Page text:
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Doug Cooke is a 1973 Texas A&M aerospace engineering graduate. Now an aerospace consultant, he retired from NASA in 2011 as the associate administrator of the Exploration Systems Mission Directorate, NASA headquarters. Cooke was responsible for the Constellation, Space Launch System, Orion, Ground Systems Development and Operations, Commercial Cargo and Crew, Human Research and Exploration Technology Programs. He was a leader for many of NASA’s advanced studies in human space exploration since 1989, including the White House studies “The 90 Day Study,” and the “Synthesis Group Report, America at the Threshold.”

At NASA’s Johnson Space Center, Cooke led the space shuttle entry aerodynamic flight testing during the approach and landing tests in1977, and the shuttle’s early orbital flights. Following the Space Shuttle Challenger accident, he helped lead the system engineering and integration team as part of the return of the space shuttle to flight. In 2003, he was NASA technical advisor to the Columbia Accident Investigation Board.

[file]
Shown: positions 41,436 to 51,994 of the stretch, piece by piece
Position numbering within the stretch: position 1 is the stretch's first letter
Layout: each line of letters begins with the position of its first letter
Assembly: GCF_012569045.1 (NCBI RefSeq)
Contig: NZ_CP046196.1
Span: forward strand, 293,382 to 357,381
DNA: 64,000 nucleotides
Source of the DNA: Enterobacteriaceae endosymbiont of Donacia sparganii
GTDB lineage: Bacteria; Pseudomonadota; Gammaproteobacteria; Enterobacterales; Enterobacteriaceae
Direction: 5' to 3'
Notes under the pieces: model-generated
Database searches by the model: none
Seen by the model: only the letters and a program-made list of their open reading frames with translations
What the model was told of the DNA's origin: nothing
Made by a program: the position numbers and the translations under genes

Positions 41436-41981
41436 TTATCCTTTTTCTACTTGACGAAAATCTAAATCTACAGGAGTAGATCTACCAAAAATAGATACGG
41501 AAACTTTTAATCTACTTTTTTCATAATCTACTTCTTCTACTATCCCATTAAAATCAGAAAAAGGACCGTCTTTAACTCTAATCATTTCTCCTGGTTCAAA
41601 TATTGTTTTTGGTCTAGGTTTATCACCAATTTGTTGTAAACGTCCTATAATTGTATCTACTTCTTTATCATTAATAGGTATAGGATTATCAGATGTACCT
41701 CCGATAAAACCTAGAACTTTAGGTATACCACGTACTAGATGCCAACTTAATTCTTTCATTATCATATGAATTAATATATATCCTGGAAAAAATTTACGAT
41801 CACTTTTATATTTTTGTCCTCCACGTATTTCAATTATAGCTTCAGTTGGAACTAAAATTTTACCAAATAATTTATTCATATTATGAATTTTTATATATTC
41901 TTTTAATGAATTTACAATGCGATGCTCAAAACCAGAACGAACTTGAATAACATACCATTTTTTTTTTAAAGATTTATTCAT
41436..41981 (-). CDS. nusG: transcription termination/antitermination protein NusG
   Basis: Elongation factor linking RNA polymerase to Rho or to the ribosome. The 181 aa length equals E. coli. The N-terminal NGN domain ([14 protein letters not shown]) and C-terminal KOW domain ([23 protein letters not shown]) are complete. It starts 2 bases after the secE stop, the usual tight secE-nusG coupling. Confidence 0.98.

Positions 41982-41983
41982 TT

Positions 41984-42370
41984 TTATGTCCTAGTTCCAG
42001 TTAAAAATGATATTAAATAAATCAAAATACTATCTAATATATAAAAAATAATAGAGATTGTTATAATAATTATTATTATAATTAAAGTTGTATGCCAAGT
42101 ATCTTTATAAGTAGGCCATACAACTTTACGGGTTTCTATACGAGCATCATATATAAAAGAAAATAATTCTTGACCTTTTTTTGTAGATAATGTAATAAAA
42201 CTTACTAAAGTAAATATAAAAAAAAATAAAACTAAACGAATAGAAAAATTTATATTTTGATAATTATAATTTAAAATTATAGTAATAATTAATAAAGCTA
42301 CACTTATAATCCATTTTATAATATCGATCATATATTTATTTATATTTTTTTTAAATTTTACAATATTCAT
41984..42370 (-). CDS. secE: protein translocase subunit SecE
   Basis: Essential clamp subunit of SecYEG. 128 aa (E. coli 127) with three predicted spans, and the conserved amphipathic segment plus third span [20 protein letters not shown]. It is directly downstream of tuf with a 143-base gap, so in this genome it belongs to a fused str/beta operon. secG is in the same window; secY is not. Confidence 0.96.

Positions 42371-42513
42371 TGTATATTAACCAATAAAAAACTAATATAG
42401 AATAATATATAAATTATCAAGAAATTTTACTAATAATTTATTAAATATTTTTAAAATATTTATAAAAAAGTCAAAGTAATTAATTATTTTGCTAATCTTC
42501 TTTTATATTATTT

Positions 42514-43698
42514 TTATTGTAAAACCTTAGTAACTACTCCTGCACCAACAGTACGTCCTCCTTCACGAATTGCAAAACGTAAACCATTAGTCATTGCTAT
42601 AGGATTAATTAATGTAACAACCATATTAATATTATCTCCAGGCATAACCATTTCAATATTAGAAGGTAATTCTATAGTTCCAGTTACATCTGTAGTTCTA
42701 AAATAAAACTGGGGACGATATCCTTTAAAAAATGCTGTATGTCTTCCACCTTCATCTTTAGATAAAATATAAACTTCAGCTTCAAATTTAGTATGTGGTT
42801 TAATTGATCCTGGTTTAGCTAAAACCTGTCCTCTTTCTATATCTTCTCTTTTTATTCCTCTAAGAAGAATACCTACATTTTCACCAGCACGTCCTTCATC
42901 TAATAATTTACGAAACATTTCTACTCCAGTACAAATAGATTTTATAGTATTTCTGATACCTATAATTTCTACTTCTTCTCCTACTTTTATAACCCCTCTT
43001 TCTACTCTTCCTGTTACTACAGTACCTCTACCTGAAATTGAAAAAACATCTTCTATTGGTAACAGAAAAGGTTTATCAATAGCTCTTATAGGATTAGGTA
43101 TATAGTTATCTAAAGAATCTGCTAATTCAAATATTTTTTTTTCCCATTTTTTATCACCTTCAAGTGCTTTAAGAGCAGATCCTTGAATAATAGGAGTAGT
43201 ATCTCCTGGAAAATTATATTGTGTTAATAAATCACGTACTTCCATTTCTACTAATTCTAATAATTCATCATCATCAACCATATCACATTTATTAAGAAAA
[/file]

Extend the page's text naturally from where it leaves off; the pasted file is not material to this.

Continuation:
As a manager in the first Space Station Program Office, Cooke led early configuration and design analyses for the International space station design. He was later assigned leadership of the engineering and design during the Space Station redesign in 1993. He was subsequently vehicle manager, then deputy manager of the Space Station Program.

Among his awards are the 2017 Werner Von Braun Astronautics Engineer Award, Texas A&M Outstanding Aerospace Engineer Alumni Award, NASA Distinguished Service Medal, SES Presidential Distinguished and Meritorious Rank Awards, three NASA Exceptional Achievement Medals, NASA Outstanding Leadership Medal and NASA Exceptional Service Medal.